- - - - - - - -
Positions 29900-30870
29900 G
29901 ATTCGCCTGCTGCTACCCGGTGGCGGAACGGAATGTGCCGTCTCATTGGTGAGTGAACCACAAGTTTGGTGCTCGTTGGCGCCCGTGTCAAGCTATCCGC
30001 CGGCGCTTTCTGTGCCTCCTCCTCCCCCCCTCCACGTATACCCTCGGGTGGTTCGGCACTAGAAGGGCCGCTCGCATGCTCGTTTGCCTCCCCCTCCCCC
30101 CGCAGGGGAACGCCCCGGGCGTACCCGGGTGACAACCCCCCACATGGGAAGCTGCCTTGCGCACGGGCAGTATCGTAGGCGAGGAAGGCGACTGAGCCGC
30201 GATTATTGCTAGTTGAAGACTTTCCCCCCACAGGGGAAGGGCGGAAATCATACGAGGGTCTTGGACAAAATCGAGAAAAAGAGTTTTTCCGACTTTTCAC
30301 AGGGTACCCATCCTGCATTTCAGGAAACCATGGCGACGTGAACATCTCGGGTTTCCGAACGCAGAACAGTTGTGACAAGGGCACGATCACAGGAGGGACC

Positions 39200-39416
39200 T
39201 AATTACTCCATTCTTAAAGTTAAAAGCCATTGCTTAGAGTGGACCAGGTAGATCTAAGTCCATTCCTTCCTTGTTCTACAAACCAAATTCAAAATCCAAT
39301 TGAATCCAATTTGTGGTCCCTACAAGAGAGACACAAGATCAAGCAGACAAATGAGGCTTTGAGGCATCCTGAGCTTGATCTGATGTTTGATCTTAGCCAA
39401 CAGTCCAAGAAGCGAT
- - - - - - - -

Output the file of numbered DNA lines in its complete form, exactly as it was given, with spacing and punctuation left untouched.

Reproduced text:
Positions 29900-30870
29900 G
29901 ATTCGCCTGCTGCTACCCGGTGGCGGAACGGAATGTGCCGTCTCATTGGTGAGTGAACCACAAGTTTGGTGCTCGTTGGCGCCCGTGTCAAGCTATCCGC
30001 CGGCGCTTTCTGTGCCTCCTCCTCCCCCCCTCCACGTATACCCTCGGGTGGTTCGGCACTAGAAGGGCCGCTCGCATGCTCGTTTGCCTCCCCCTCCCCC
30101 CGCAGGGGAACGCCCCGGGCGTACCCGGGTGACAACCCCCCACATGGGAAGCTGCCTTGCGCACGGGCAGTATCGTAGGCGAGGAAGGCGACTGAGCCGC
30201 GATTATTGCTAGTTGAAGACTTTCCCCCCACAGGGGAAGGGCGGAAATCATACGAGGGTCTTGGACAAAATCGAGAAAAAGAGTTTTTCCGACTTTTCAC
30301 AGGGTACCCATCCTGCATTTCAGGAAACCATGGCGACGTGAACATCTCGGGTTTCCGAACGCAGAACAGTTGTGACAAGGGCACGATCACAGGAGGGACC

Positions 39200-39416
39200 T
39201 AATTACTCCATTCTTAAAGTTAAAAGCCATTGCTTAGAGTGGACCAGGTAGATCTAAGTCCATTCCTTCCTTGTTCTACAAACCAAATTCAAAATCCAAT
39301 TGAATCCAATTTGTGGTCCCTACAAGAGAGACACAAGATCAAGCAGACAAATGAGGCTTTGAGGCATCCTGAGCTTGATCTGATGTTTGATCTTAGCCAA
39401 CAGTCCAAGAAGCGAT